Informace o publikaci

Study of the Dynamics of Flexible Subunits of RNA Polymerase from Bacillus subtilis

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Rok publikování 2023
Druh Vyžádané přednášky
Fakulta / Pracoviště MU

Středoevropský technologický institut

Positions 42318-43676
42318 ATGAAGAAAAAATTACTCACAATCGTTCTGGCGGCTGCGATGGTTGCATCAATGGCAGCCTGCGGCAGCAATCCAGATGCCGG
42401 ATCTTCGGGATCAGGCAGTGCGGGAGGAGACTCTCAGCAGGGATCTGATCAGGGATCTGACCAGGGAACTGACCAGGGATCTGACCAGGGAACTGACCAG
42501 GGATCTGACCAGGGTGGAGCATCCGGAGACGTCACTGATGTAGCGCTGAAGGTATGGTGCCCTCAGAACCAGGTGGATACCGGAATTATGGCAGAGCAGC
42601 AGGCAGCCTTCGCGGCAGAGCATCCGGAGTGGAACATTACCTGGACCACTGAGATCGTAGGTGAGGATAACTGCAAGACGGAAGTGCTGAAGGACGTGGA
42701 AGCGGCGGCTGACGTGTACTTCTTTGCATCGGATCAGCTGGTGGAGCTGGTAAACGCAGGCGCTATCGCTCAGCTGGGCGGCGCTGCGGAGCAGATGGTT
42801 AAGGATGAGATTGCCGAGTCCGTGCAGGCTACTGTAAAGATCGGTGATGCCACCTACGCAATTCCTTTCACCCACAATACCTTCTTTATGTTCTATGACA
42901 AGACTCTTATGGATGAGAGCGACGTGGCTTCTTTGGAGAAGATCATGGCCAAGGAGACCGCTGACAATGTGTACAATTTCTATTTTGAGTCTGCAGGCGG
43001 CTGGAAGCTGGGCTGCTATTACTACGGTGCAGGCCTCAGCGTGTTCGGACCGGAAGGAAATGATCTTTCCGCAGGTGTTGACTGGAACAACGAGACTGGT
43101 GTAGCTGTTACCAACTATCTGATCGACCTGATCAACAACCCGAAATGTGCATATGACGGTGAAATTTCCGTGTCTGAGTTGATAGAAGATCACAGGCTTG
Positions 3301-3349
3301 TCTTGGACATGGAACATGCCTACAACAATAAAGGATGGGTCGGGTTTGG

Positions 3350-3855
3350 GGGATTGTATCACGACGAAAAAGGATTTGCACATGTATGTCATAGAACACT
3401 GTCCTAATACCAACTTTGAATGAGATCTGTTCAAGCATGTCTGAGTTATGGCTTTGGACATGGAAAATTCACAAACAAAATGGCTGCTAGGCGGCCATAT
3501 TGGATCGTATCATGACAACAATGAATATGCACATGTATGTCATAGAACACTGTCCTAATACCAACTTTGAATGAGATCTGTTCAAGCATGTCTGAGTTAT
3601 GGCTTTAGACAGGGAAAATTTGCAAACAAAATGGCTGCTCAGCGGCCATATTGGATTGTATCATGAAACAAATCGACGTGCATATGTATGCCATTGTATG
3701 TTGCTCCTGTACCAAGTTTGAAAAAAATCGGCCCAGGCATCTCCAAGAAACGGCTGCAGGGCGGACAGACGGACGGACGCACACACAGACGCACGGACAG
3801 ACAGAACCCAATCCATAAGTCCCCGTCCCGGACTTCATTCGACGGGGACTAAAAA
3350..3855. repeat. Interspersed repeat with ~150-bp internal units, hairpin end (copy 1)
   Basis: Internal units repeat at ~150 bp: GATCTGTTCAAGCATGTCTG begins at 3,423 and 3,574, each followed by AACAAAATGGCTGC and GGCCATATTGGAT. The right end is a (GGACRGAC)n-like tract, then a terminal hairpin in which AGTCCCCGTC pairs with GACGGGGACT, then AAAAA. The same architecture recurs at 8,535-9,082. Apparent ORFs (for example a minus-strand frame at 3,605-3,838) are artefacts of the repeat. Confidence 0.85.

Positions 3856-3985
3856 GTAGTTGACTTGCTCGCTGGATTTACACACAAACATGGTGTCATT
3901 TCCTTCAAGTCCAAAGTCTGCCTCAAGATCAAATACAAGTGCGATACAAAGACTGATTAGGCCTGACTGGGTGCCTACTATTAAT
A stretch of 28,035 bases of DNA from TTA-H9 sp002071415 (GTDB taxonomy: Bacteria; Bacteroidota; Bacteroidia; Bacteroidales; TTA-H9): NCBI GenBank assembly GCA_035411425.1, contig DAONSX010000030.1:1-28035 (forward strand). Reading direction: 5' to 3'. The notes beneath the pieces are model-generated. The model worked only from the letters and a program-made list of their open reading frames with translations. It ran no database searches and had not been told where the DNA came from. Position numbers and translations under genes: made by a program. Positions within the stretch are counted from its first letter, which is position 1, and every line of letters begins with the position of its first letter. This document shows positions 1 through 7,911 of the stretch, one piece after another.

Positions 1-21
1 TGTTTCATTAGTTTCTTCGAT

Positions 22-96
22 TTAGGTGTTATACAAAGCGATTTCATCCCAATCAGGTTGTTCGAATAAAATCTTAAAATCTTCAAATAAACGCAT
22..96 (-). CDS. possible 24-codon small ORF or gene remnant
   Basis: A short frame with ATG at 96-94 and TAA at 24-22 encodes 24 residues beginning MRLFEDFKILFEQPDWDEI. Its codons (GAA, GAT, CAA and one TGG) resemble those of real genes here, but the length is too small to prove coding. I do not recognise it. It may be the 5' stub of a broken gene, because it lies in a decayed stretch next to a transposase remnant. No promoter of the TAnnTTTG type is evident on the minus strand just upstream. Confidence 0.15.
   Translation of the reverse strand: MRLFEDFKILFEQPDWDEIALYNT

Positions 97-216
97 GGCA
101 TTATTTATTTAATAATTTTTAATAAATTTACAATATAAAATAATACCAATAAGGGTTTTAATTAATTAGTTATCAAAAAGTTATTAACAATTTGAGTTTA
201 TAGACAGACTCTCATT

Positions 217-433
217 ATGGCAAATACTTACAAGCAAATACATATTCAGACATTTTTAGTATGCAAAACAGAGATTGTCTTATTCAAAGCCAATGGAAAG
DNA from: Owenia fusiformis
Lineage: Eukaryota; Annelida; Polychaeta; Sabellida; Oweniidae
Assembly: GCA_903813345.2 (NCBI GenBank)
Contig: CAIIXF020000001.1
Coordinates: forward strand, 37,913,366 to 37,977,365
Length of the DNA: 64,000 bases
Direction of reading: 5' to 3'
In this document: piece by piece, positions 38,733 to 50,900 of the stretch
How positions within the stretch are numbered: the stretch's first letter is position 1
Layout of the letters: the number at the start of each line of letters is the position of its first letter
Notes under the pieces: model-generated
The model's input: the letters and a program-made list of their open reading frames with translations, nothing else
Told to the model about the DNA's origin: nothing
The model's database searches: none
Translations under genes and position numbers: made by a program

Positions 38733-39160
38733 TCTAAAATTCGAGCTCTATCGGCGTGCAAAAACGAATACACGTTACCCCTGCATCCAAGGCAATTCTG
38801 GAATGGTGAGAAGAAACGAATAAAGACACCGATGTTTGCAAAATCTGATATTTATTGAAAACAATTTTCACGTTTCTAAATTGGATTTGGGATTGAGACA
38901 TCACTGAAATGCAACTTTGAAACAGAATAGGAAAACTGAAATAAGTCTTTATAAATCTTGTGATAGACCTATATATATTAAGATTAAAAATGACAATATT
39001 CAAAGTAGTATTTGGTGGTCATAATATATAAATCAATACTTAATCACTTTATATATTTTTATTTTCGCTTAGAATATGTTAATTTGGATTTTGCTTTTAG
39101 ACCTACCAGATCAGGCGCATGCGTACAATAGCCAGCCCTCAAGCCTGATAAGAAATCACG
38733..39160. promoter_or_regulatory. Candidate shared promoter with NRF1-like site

Popis The RNA polymerase found in Gram-positive bacteria is composed of multiple subunits, some of which exhibit interesting dynamic behaviors at various timescales. Nuclear magnetic resonance (NMR) is known as an unique technique capable of delivering insights into protein motions with atomic resolution. While analyzing the internal motion of structured proteins within the picosecond to nanosecond timescale relies on a well-established approach involving relaxation rate measurements and analysis [1], investigating the dynamics of intrinsically disordered proteins (IDPs) proves notably more challenging task for multiple reasons (complexity of motions, signal overlaps in NMR spectra, etc.). This study presents an exploration of the C-terminal domain of the delta subunit of RNA polymerase, which represents a disorder region posing particular investigative challenges. In order to obtain detailed information about significant, slower segmental motions occurring within the nanosecond timescale, a specialized NMR methodology called high-resolution relaxometry [2] was employed. This approach resulted in a collection of unprecedented amounts of data covering the relaxation of backbone amides under a broad range of magnetic fields spanning two orders of magnitude. In order to validate the analysis process, a novel NMR experiment was devised, enabling the measurement of relaxation rates at an exceptionally low magnetic field strength (0.33 T)[3] using a unique two-field NMR spectrometer [4]. This experiment successfully confirmed the applied protocol and analysis methods. Beyond its ability to study rapid picosecond-to-nanosecond motions, NMR enables the exploration of slower structural rearrangements through the analysis of relaxation dispersion experiments [5]. These experiments provide access to motions at the microsecond-to-millisecond timescale. Such motions are typically associated with important biological functions of biomolecules and they were detected also within domain 1.1 of the sigma subunit of the RNA polymerase. Analyzing the results of relaxation dispersion experiments revealed that the studied domain naturally inclines toward adopting a more disordered state, even at room temperature. By extending the study to multiple temperatures, the thermodynamic parameters associated with this transition were determined, and an increasing significance of the observed event with rising temperatures was predicted. Complementing the investigation was a functional characterization of domain 1.1 and results clearly proved the biological importance of the identified phenomena. References 1. Korzhnev, D.M., Billeter, M., Arseniev, A.S., & Orekhov, V.Y. (2001). NMR studies of Brownian tumbling and internal motions in proteins. Progress in Nuclear Magnetic Resonance Spectroscopy, 38 (3), 197-266. 2. Redfield A.G. (2003). Shuttling device for high-resolution measurements of relaxation and related phenomena in solution at low field, using a shared commercial 500 MHz NMR instrument. Magnetic Resonance in Chemistry, 41(10), 753-768 3. Jaseňáková Z., Zapletal V., Padrta P., Zachrdla M., Bolik-Coulon N., Marquardsen T., Tyburn J., Žídek L., Ferrage F., Kadeřávek P. (2020). Boosting the resolution of low-field 15N relaxation experiments on intrinsically disordered proteins with triple-resonance NMR. Journal of Biomolecular NMR, 74(2-3), 139-145 4. Cousin S.F., Charlier C., Kadeřávek P., Marquardsen T., Tyburn J.M., Bovier P.A., Ulzega S., Speck T., Wilhelm D., Engelke F., Maas W., Sakellariou D., Bodenhausen G., Pelupessy P., Ferrage F. (2016). High-resolution two-field nuclear magnetic resonance spectroscopy. Physical Chemistry Chemical Physics, 18(48), 33187–33194 5. Sekhar A., Kay L.E. (2013). NMR paves the way for atomic level descriptions of sparsely populated, transiently formed biomolecular conformers. The Proceedings of the National Academy of Sciences, 110(32),12867-12874
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